Since we were “in the neighbourhood", we decided to go check out Mauritius after traveling in Namibia. Mauritius is almost the antipode of Red Deer. That is, it is as close as we could get on land to the opposite side of the planet from Red Deer. We spent two wonderful relaxing weeks soaking up the sun and playing in its warm waters. It is a beautiful tropical island in the Indian Ocean, surrounded by a protective reef. The surfers would be disappointed but it made for calm shallow waters for swimming. There are sharp rugged green mountains, expansive sugarcane fields, and turquoise waters all around the island. Although it was their winter, it was still 27 degrees and sunny everyday!
The cultural mix of Mauritians is interesting, with people of Indian, African, European, and Asian descent. The majority of people are Indian Mauritians and at times it felt like "India Light". Needless to say, the food was amazing. We couldn’t get enough of the yummy chicken roti from our favourite roti shack on the beach. English was spoken by everyone but french creole was the primary language used by the locals.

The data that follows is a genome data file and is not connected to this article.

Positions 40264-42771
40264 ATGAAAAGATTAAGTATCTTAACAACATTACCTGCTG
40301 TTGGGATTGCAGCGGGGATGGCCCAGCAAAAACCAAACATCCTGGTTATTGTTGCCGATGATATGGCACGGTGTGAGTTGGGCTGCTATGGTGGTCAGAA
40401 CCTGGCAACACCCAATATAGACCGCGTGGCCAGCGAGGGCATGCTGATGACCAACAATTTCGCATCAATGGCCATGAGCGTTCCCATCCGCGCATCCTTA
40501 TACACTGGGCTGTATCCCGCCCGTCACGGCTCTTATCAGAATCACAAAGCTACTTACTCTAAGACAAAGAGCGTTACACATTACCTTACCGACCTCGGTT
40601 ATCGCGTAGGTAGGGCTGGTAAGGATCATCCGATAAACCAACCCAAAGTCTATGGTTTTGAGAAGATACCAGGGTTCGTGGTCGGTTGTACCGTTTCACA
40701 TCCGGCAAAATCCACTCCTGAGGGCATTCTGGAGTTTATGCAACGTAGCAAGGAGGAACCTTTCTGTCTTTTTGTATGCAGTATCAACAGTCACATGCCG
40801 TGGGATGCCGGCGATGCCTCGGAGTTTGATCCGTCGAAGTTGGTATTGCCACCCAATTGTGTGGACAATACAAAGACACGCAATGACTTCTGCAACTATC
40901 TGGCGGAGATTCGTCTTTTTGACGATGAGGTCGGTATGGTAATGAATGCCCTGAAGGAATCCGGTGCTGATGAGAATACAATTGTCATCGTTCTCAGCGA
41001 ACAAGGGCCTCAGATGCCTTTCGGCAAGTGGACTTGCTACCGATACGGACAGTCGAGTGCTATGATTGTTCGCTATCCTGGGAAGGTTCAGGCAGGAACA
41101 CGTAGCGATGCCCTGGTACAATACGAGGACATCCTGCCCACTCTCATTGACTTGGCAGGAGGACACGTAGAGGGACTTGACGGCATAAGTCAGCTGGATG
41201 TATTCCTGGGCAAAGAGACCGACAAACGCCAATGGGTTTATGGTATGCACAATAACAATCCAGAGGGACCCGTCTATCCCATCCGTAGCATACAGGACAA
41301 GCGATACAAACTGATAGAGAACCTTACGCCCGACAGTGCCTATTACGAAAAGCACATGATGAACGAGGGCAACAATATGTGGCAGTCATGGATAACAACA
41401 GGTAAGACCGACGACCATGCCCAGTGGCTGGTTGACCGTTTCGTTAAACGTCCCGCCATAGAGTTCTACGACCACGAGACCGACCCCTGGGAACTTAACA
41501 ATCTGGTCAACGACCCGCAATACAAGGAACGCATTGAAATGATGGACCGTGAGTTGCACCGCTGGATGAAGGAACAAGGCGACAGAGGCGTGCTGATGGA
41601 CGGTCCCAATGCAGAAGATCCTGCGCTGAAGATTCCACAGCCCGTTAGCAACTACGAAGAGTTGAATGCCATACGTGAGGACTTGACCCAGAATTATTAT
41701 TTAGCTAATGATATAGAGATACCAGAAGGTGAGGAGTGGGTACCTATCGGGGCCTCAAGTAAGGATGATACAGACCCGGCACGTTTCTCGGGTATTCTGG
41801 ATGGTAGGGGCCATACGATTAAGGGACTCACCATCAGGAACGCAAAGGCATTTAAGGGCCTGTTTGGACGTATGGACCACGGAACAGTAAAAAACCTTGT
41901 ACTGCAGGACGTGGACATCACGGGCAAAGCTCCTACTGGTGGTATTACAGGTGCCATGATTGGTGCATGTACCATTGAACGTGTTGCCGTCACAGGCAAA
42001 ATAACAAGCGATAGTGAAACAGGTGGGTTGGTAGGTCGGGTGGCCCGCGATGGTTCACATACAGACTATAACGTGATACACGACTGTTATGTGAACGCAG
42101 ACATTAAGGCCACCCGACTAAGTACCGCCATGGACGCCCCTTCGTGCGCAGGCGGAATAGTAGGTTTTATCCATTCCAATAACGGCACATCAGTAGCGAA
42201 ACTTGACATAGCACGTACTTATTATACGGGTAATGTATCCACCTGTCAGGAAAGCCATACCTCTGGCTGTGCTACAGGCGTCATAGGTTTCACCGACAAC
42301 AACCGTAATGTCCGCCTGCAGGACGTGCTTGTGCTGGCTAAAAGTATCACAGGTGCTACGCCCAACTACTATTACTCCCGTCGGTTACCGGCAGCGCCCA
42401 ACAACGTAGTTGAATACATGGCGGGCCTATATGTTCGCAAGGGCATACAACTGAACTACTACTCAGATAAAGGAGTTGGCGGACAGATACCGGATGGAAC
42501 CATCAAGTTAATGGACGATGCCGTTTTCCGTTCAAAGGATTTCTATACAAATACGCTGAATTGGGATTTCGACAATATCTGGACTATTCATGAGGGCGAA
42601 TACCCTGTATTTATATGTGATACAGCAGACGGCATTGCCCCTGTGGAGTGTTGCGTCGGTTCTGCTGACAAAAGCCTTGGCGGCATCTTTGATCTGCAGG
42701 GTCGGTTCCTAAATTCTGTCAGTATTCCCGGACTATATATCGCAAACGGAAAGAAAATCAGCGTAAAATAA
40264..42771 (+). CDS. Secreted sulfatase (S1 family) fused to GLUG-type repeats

One of the funniest things about Mauritius was the driving. In parts of the island, especially on the east side, the roads were narrow. There was usually, but not always, just enough room for both lanes of traffic. Also, there was rarely a shoulder but instead a sharp ditch that dropped down about 2 feet. Seeing as there was no shoulder, people routinely just stopped or parked in the middle of the lane. No one seemed to get upset by this, as it was just perfectly normal to block traffic in one direction as you ran inside to pick up a baguette. You just had to get used to the fact that it took one hour to drive twenty kilometers.
We rented a house in Trou d'Eau Douce on the east side of the island for the first week. This side was less developed than the north and west sides and had a more local feel. Our house was right on the beach and we never tired of the views of the water and the swaying palms.
Our second week we spent on the west side of the island in Flic en Flac. There were more amenities here and the beach was beautiful with a a large buoyed area for swimming. There was even an “aunties” swimming club that met regularly to swim. Although the coral wasn’t in great condition, the snorkeling was actually very good and we didn’t have to go out far to see the fish. We saw loads of colourful tropical fish, and were lucky enough to see a few lionfish and eels.
We even managed to get a couple of hikes in, both giving great views of the island and the pristine lagoon around the island.
One interesting side note is that Mauritius was the home of the now extinct Dodo bird. The first recorded mention of the bird was by Dutch sailors in 1598 and the last sighting was in 1662. It only took 64 years for humans to cause the extinction of the Dodo.
Mauritius was the perfect follow-up to our dusty adventures in Namibia. Next.... South Africa!